King tries to conflate cultural material that teachers, critics, and other squares urge young people to keep distinct; his is the sort of brash mixing of high and low that Mad magazine was doing heavy-handedly before writers like Pynchon, Barthelme, and Coover did it much more elegantly. King is closer to Mad than to Pynchon, to be sure, but he has his moments. I’m amused and touched when in It Mike Hanlon sees his face in the mirror as being that of “a bank teller in a Western movie, the fellow who never has any lines, the one who just gets to put his hands up and look scared when the robbers come in.” (That the teller’s face was always white and Mike’s is black adds a complexity that King doesn’t spell out. If not exactly amused, I’m startled when, at the moment the Losers finally destroy It down in the sewers, the toilets of Derry suddenly explode, killing among others an unfortunate woman “who was sitting on the john at the time and reading the current Banana Republic catalogue.” And I like the remark about Hanlon’s diary of the horrors by an anonymous commentator who knows King’s methods: “One supposes the thought of popular publication had done more than cross Mr. Hanlon’s mind.”

King has a nice eye for the weaknesses of the commercial culture (including horror fiction itself) that is his primary connection with most of his audience, and his dislikes, which are not necessarily those of all his readers, do him credit: racism, homophobia, anti-Semitism, child abuse, machismo, social snobbery, and Middle American narrowness in general. But for him such present evils are only aspects of a larger and older one, for which It is the mighty metaphor:

It was aware of their oath, and had known they would come back…. When It woke It would be healed, renewed—but their childhoods would be burned away like seven fatty candles. The former power of their imaginations would be muted and weak. They would no longer imagine that there were piranha in the Kenduskeag or that if you stepped on a crack you might really break your mother’s back or that if you killed a ladybug which lit on your shirt your house would catch fire that night. Instead, they would believe in insurance. Instead, they would believe in wine with dinner—something nice but not too pretentious, like a Pouilly-Fuissé ’83, and let that breathe, waiter, would you?… They would believe in Dr. Ruth when it came to getting well fucked and Jerry Falwell when it came to getting well saved. As each year passed their dreams would grow smaller.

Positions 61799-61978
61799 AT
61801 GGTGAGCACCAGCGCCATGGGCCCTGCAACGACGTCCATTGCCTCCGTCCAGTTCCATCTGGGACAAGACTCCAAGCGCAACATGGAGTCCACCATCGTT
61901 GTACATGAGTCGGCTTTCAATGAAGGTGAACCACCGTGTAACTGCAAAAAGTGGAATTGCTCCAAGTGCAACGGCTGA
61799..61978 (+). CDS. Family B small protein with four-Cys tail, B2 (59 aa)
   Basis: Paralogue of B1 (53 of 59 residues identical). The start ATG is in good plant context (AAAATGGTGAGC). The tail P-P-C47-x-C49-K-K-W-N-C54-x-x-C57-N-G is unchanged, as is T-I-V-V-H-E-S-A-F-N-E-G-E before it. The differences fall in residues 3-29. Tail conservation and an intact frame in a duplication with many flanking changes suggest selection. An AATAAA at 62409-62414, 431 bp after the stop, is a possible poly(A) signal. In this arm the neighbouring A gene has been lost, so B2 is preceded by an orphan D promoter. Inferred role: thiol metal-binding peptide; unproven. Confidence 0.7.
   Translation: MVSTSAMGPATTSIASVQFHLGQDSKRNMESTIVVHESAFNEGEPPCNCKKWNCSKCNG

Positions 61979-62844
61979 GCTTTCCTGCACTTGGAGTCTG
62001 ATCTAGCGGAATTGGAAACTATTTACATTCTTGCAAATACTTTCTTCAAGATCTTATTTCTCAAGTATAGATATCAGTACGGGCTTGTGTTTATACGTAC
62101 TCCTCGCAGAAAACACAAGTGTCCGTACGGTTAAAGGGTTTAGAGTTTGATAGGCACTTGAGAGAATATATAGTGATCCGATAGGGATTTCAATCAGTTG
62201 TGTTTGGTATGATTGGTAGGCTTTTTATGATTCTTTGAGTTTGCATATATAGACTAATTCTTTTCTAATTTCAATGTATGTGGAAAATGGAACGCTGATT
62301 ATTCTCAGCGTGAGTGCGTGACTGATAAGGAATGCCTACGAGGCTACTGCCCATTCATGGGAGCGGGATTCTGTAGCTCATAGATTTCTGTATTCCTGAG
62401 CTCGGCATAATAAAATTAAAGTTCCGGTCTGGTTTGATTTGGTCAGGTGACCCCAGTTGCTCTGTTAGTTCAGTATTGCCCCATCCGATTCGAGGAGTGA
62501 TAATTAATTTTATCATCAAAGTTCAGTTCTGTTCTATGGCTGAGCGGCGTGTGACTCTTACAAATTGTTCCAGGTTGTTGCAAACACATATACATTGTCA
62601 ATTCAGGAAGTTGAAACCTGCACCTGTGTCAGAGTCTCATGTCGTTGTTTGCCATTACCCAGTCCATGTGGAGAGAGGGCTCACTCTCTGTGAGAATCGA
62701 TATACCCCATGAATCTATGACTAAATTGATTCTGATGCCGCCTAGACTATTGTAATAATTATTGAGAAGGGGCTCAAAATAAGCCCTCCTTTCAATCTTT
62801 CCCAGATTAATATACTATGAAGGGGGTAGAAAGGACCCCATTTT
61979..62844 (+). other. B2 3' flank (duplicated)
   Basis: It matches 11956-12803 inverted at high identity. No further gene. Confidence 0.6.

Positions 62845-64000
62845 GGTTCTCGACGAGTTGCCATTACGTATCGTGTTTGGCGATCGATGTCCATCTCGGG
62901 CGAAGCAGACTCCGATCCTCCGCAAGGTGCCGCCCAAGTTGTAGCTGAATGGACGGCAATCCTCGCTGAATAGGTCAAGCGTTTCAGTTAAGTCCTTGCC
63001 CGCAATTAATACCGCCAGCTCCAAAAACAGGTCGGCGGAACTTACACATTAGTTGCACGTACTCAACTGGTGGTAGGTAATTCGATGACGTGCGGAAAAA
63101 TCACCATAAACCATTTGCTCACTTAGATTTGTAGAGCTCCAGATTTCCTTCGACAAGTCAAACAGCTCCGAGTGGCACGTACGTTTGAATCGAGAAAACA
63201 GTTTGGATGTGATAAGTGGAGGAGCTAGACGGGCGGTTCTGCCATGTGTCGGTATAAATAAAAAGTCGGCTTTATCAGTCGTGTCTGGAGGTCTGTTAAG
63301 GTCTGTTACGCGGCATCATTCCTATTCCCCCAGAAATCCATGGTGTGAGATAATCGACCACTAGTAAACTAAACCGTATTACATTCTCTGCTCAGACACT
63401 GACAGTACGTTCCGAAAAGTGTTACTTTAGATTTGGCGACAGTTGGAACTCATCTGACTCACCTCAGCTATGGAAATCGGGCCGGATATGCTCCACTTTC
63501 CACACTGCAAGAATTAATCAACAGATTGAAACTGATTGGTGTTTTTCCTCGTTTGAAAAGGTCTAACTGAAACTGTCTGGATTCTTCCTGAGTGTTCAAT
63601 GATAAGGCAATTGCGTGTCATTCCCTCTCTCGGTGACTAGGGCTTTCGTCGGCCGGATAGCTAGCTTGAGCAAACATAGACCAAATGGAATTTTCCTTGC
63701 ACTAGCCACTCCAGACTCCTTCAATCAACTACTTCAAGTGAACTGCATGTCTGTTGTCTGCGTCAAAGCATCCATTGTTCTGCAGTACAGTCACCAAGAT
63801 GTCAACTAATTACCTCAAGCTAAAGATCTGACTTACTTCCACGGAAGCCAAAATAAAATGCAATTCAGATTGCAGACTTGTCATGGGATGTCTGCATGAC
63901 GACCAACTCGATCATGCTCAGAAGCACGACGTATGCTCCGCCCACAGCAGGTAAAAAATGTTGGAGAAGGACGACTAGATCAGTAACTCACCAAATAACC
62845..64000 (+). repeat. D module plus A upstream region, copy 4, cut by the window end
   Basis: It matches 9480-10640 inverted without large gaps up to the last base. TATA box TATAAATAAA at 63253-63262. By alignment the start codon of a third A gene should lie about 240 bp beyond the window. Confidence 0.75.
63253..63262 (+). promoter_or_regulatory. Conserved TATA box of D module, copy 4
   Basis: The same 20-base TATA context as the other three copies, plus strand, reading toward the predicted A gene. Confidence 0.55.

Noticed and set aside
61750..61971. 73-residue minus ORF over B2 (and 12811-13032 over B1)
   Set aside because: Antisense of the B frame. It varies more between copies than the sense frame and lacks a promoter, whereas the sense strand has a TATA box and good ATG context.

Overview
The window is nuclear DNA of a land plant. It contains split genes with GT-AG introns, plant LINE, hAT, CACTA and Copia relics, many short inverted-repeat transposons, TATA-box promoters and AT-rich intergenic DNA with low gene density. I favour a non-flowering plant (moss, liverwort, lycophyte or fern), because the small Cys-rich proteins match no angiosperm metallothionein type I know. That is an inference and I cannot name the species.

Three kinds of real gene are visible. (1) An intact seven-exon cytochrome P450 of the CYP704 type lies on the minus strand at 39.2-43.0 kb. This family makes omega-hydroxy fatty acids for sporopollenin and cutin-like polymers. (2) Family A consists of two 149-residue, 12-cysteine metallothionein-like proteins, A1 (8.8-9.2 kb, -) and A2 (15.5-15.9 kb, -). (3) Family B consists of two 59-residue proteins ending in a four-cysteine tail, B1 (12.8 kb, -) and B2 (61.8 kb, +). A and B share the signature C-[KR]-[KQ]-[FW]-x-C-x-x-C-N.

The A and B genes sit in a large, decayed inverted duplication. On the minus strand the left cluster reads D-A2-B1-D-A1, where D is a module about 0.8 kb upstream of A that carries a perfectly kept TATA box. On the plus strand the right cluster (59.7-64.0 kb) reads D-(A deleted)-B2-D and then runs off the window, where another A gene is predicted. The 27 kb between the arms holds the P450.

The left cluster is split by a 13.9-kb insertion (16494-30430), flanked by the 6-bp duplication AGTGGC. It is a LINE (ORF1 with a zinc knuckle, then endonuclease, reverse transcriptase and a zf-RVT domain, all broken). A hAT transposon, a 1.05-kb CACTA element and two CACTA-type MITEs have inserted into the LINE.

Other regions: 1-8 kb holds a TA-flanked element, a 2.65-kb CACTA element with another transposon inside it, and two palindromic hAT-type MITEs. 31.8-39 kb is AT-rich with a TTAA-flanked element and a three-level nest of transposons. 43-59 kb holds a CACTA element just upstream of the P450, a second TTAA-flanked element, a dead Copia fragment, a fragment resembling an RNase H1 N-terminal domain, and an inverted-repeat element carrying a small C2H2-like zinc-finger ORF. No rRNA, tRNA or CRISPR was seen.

Both It and King are evidently neo-Wordsworthians, but his readers who don’t know this will still see the point. Many of them began reading him a decade or so ago, in their teens or early twenties, and millions of epigones have followed and aged a little too. No time is a good time to grow up in, but King’s people have had to live with an unusually nasty world, what with Vietnam, pollution, drugs, social and sexual revolutions, apartheid, mass murders, and terrorism, yuppies and AIDS and the moral majority. “It” is not just a large, pregnant, spiderlike monster swimming in our waste products (“They all had, after all, seen spiders before,” King remarks); It is a mindless wasting of human substance and possibility which we know about without reading Stephen King.

King’s message is welcome, and its gothic wrappings can easily be discarded. But in It and King’s other books there’s something that makes one uneasy, less a message than an unresolved anxiety. At one point Richie Dozier the disc jockey reflects about the power of rock and roll to make “all the skinny kids, fat kids, ugly kids, shy kids—the world’s losers, in short” feel “bigger, stronger, more there.” No doubt it does, and King, whose love of rock is open and endearing, clearly hopes that his books have similar power. But so do uglier things like heroin and crack, or beating up smaller or weaker losers. What kind of power are we talking about, and what does it want to do? What can it do?

For King, the adult world is It, the devourer of imagination and of life itself. The parents of the Losers are similar: Eddie’s father died before the story begins, Ben’s is mysteriously absent, Bill’s is remote and indifferent, Beverly’s is a blue-collar tyrant with incest on his mind; the other three fathers are fair to good, but two of them die of cancer before the story ends; the mothers, if generally more available, are smothering or ineffectual. The Losers themselves have no children, nominally because It wants no new generation of such enemies, but effectively, perhaps, because King needs them to remain young enough at heart to destroy It once and for all—it’s hard to be a child and a parent at the same time. For the book’s bad children, the dullwitted bullies who do some of It’s work and for whom family life is much harder and sadder than it is for the Losers, King strangely expresses no sympathy at all. When the worst of them actually murders his truly monstrous father, I sense a pattern that King either isn’t clearly aware of or chooses not to acknowledge. This might have private meaning—King’s own father left home when his son was two, and was not heard from again, but whatever the case, the “imagination” that King would have his readers preserve from the virus of adulthood contains grim images of hostility and aggression between the generations.